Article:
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16 results for Proslavery settlers:
Members and Officers, First Legislative Assembly of Kansas Territory
Authors: No authors specified.
Date: July 2, 1855
This catalogue lists members and officers of the council and both houses of the first legislative assembly in Kansas Territory. It includes demographic information including how long each settler was in the territory, their political affiliations (most were pro slavery), and other remarks.

Keywords: Bogus legislature; Kansas Territory. Legislature; Proslavery settlers


Copy of letter, S. L. Adair to Mrs. H. L. Hibbard
Authors: Adair, Samuel Lyle
Date: August 14, 1856
Adair, writing from Osawatomie, reported on conditions in Kansas. Mrs. Hibbard was the president of the Woman's Kansas Aid and Liberty Association of Chicago, Illinois. He reported that many recent emigrants were ill and others were using up their reserves to help others, hoping they would be repaid by aid received in Kansas. He also reported that a group of Georgians camped near Osawatomie and ran off more than 18 horses. Some free state men were prepared to confront them but they left the area. Adair wrote of rumors that a large force was coming to burn Osawatomie.

Keywords: Adair, Samuel Lyle; Chicago, Illinois; Emigration and immigration; Free state perspective; Hibbard, Mrs. H. L.; Illness; Lykins County, Kansas Territory (see also Miami County, Kansas); Miami County, Kansas (see also Lykins County, Kansas Territory); Migration, internal; Osawatomie, Battle of; Osawatomie, Kansas Territory; Proslavery activities; Proslavery settlers; Women


Settlers on the Marais des Cygnes River
Authors: Stewart, John E.
Date: c. 1856 or 1857
This document, presumably compiled by John E. Stewart at the request of Thaddeus Hyatt, lists the pro-slavery and free state settlers who resided on the Marais des Cygnes River in Kansas Territory. The author also included a listing of where the free-state settlers lived before coming to Kansas.

Keywords: Emigration and immigration; Free state settlers; Illinois; Indiana; Kentucky; Linn County, Kansas Territory; Marais des Cygnes River; Missouri; Ohio; Pennsylvania; Proslavery settlers; Settlement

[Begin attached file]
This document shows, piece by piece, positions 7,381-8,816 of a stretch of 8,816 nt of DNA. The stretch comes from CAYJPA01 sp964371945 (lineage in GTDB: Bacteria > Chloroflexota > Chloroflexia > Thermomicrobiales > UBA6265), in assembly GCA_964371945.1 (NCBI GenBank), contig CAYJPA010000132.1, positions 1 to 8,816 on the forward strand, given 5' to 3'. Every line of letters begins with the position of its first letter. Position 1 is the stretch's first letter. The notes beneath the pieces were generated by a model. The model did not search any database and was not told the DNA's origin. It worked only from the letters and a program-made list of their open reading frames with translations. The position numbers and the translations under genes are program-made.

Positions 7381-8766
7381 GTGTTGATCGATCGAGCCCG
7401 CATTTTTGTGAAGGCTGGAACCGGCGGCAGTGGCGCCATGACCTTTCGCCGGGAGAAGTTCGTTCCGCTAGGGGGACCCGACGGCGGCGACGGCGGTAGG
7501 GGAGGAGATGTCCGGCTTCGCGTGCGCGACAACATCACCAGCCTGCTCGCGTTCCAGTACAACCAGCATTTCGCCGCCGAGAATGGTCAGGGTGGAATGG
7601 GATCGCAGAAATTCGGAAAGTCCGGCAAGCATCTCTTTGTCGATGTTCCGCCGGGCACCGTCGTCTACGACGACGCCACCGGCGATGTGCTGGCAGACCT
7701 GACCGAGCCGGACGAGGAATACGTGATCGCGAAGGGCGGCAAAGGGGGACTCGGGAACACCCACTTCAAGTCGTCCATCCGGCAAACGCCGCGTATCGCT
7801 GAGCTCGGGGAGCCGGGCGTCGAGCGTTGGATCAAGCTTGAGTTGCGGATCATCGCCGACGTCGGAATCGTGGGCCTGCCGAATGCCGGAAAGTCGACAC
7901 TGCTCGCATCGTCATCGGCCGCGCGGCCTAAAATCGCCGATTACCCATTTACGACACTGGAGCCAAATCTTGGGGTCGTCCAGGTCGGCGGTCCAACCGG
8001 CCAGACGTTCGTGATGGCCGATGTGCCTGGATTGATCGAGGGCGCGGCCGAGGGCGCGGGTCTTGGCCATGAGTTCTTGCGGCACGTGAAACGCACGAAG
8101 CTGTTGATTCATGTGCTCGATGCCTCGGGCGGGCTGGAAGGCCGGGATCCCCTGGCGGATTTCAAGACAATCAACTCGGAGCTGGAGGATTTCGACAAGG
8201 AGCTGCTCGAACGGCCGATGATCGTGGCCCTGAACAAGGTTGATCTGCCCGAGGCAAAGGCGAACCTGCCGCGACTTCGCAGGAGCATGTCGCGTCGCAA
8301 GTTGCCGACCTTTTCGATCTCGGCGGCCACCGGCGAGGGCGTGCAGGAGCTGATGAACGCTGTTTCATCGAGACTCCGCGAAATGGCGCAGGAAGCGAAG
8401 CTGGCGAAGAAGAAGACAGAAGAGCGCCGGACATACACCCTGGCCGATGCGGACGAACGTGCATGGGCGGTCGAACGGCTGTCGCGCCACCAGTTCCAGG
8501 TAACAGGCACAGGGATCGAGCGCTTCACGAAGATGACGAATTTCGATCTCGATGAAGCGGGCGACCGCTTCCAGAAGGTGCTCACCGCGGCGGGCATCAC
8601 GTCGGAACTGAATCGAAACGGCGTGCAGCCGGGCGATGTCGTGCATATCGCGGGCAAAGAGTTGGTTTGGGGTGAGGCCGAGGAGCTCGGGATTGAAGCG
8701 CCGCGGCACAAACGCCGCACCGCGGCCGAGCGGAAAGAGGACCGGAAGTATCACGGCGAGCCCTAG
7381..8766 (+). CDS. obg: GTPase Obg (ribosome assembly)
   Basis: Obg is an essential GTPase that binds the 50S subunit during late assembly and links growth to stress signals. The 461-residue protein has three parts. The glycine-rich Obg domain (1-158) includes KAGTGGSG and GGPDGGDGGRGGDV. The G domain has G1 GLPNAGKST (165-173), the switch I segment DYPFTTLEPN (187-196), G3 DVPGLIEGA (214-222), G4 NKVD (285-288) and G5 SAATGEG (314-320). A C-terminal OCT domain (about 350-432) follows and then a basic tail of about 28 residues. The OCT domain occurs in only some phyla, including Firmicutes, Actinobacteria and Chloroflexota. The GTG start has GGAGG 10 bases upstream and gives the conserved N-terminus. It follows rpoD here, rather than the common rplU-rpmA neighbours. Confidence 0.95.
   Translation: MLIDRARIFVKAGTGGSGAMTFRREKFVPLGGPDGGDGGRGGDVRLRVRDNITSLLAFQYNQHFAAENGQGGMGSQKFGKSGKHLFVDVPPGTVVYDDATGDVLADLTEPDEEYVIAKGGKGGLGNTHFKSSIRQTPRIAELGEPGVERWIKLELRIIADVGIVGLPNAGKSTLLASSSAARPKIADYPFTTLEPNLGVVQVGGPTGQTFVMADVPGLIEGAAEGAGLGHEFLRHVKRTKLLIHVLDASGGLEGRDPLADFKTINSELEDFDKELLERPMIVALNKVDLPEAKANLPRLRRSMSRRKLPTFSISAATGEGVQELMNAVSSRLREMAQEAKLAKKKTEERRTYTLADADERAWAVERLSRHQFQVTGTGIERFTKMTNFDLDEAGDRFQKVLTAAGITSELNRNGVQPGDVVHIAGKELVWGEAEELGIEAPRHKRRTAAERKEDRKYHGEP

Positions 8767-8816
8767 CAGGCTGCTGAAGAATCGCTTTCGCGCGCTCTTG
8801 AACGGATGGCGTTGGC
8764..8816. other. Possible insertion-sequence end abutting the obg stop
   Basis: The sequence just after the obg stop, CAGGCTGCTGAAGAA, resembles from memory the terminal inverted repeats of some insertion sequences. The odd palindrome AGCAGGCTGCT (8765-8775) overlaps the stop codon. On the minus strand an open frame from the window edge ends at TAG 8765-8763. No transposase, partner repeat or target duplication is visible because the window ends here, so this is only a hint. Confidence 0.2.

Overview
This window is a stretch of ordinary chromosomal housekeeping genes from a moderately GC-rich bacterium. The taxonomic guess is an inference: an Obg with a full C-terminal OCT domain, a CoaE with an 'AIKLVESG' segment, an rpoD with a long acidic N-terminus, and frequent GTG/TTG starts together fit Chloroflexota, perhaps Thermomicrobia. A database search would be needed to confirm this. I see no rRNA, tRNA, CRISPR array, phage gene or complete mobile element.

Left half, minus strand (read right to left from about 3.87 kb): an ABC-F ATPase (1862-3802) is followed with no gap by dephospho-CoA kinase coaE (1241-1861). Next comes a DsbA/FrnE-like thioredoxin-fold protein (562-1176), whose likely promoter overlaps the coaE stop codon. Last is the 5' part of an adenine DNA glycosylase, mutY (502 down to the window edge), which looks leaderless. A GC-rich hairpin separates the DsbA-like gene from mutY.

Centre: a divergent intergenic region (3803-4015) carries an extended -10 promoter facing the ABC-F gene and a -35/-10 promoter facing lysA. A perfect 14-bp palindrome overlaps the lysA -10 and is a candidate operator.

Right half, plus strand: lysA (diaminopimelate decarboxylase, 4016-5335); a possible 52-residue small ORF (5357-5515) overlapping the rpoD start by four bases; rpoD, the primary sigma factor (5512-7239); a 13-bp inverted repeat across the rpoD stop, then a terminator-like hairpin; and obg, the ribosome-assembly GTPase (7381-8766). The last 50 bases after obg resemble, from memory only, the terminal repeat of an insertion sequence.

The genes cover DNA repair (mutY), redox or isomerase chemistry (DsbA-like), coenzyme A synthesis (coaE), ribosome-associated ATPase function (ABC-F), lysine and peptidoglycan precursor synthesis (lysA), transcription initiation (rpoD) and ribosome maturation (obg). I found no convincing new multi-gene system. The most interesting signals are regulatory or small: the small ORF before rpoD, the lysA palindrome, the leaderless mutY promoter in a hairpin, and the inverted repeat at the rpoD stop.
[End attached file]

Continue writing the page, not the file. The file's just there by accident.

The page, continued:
Settlers on Little Sugar Creek
Authors: Stewart, John E.
Date: c. 1856 or 1857
This listing of the settlers along Little Sugar Creek includes information about each settler, the resources in the area, and local buildings. It also includes an account of an attack by the Missouri ruffians in which a number of men were carried off to Westport, Missouri. It was most likely compiled by John E. Stewart at the request of Thaddeus Hyatt, president of the National Kansas Committee.

Keywords: Arkansas; Border ruffians; Churches; Free state settlers; Illinois; Indiana; Iowa; Linn County, Kansas Territory; Little Sugar Creek, Kansas Territory; Mills and mill-work; Missouri; Ohio; Proslavery settlers; Schools; Settlement; Timber; Titus, Henry Theodore; Violence; Westport, Missouri


Letter, Thaddeus Hyatt to My Dear Cleaveland
Authors: Hyatt, Thaddeus
Date: January 4, 1857
This rather inspiring letter, written by Thaddeus Hyatt while traveling in Kansas, demonstrates Hyatt's commitment to the National Kansas Committee and his passion for the free state cause. Apparently there was some sort of conflict within the committee that threatened its ability to function, but nevertheless Hyatt was determined to aid the struggling free state settlers in Kansas. He spoke in great detail about some of his travels around the territory, including the inclement weather and his perspective on the pro-slavery and free state settlers that he encountered during his stay.